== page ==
Articles

161-180 of 204 < first | | | last >
  • Process Engineering: HART Offers Value in Plant Control Systems

    There's a myth in plants that HART offers little for Plant Control Systems and Enterprise Level Networks. But Ed Ladd from the HART Communication Foundation writes that by accessing the data in HART devices on a "full-time" routine basis increases performance, integrity, and reliability of plant control and enterprise level systems.

    Ed T. Ladd, Jr., HART Communication Foundation, Austin, Texas
    05/11/2005
  • Process engineering: Dryer provides a concrete lesson in control

    Removing water or moisture from a liquid stream is a critical operation in many processes. Liquid stream dryers commonly contain either molecular sieves or adsorbents; during the last 20 years, the use of molecular sieves has become much more common.

    Andrew Sloley, contributing editor, and Richard Readshaw, senior staff process engineer for VECO USA Inc.
    05/03/2005
  • Process engineering: Doing your level best

    Plant engineers who find it is difficult to get good level measurements have plenty of company. A recent poll shows that it is considered to be one of the two most vexing problems by process automation professionals.

    04/08/2005
  • Process Manufacturing Workforce: Don't Be Thrown for a Loop

    When processing chemicals, it has become increasingly important to isolate the process from the work environment. The agitated filter dryer accomplishes this by providing a high degree of containment.

    Ian Nimmo and John Moscatelli, User Centered Design Services LLC
    04/08/2005
  • How Do You Train a Process Manufacturing Plant Operator?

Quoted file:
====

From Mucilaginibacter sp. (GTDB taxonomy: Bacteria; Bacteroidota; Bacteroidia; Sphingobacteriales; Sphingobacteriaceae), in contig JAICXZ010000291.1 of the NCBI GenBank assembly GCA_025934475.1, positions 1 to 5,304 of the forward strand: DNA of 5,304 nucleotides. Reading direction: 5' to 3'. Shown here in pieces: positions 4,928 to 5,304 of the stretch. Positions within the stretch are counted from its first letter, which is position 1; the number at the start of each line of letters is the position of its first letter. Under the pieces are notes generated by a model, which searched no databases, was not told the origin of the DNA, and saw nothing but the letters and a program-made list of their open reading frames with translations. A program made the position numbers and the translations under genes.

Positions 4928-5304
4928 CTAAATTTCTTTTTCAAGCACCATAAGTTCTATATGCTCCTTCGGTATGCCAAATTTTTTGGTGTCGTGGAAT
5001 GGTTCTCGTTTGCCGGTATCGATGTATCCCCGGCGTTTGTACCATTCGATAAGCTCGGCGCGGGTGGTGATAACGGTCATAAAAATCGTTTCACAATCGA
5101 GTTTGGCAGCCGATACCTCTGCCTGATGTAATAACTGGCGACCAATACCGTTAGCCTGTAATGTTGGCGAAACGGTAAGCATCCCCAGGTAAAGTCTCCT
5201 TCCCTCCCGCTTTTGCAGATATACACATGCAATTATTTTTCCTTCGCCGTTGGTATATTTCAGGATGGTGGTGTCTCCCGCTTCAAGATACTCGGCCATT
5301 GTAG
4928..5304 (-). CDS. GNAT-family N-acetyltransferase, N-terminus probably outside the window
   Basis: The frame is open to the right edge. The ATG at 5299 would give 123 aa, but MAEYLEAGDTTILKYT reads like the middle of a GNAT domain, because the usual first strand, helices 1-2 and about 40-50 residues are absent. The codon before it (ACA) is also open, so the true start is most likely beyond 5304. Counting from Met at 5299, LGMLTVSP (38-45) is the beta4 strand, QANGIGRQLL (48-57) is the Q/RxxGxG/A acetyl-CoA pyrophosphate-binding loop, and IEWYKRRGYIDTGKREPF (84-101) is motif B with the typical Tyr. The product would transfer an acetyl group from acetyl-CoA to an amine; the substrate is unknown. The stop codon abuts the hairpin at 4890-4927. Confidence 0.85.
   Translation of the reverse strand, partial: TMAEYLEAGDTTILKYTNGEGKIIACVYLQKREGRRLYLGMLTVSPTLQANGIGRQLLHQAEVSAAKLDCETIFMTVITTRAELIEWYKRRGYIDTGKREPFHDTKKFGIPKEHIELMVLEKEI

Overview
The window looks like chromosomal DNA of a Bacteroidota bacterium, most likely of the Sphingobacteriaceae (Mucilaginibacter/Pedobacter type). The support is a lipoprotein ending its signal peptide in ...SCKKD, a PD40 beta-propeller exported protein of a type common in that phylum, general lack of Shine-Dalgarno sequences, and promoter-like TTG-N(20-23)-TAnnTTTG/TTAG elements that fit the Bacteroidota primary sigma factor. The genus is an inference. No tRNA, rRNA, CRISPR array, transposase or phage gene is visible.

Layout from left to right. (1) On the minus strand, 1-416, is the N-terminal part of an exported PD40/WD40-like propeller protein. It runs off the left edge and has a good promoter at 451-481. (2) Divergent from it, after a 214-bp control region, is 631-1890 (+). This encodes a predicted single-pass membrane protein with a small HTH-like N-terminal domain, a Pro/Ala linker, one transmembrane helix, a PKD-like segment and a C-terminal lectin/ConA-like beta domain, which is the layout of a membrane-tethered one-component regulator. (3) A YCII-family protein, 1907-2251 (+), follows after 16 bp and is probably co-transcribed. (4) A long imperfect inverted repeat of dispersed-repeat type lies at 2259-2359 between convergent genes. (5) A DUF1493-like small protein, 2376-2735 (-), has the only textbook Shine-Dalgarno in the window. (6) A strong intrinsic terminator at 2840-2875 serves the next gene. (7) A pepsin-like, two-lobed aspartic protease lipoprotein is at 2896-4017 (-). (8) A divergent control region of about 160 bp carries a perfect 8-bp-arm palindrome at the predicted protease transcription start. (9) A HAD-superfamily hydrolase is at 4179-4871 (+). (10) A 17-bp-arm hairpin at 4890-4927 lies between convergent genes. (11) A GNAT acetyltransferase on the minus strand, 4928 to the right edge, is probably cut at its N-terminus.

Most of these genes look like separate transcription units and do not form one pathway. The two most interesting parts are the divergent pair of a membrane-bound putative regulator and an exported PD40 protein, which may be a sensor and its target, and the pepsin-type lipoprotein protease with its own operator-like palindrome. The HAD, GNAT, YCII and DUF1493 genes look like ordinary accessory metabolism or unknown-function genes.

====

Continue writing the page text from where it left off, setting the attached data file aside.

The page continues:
Sybron Chemicals had the right idea when it sought to properly document the procedures for its wastewater treatment plant. The first step for improving both employee and plant efficiency is to have an up-to-date plant manual.

    William Biach, Biach Information Arts
    03/11/2005
  • Chemical research gets a new look

    Editor at large Nick Basta looks at what the chemical industry can do to re-invigorate its technological research. He says technology pioneered in the pharmaceutical industry promises broad benefits.

    03/11/2005
  • Process engineering: In the trenches of Fieldbus War II

    Like the 20th Century’s Great Conflict, the first Fieldbus War never really ended. But what will the outcome be this time? This article from CONTROL makes an educated prediction on how the battle may turn out.

    03/10/2005
  • Process Engineering: Measure problems on a higher level

    A reader has a level measurement problem with a differential pressure level transmitter. The transmitter does not track the level properly. Check out the question and the in-depth answer in this contribution from ControlGlobal.com.

    03/03/2005
  • Process Engineering: Looking for good data?

    Are you experiencing problems with measurement uncertainty and are often left with poor data? Let Dr. Gooddata help you develop objective numerical tests for good data.

    Ronald H. Dieck, Ron Dieck Associates Inc.
    02/04/2005
  • Process engineering: Doing your level best

    Level measurement can be a simple issue with numerous solutions.  Measuring the height of the material in a vessel is merely an interface issue that can be resolved in a variety of ways.

    01/21/2005
  • Make a new plan, Stan

    Senior Editor Diane Dierking suggests that you should look into taking a class in the new year.  Many employers offer tuition reimbursement and often these classes are very helpful.

    Diane Dierking, Senior Editor
    01/19/2005
  • Process Engineering: Batch control sets the standard

    It has been nearly a decade since the Instrumentation, Systems and Automation Society (ISA) introduced S88, its first standard for batch control systems.  Its still integral in optimizing operations today.

    01/19/2005
  • Process manufacturing: Practical steps to reduce particle segregation

    Particle segregation is a common problem in many bulk storage systems and its presence creates serious quality control problems. This exclusive contribution from Diamondback Technology discusses the do's and dont's of particle segregation.

    Diamondback Technology
    01/19/2005
  • Ph Sensor Neutralizes Gas Scrubber Operation

    There seems to always be a better way to meet regulatory requirements, enhance productivity and lower costs. A new pH sensor may help meet all three goals.

    Paul Aloia, Summit Controls Inc.
    01/18/2005
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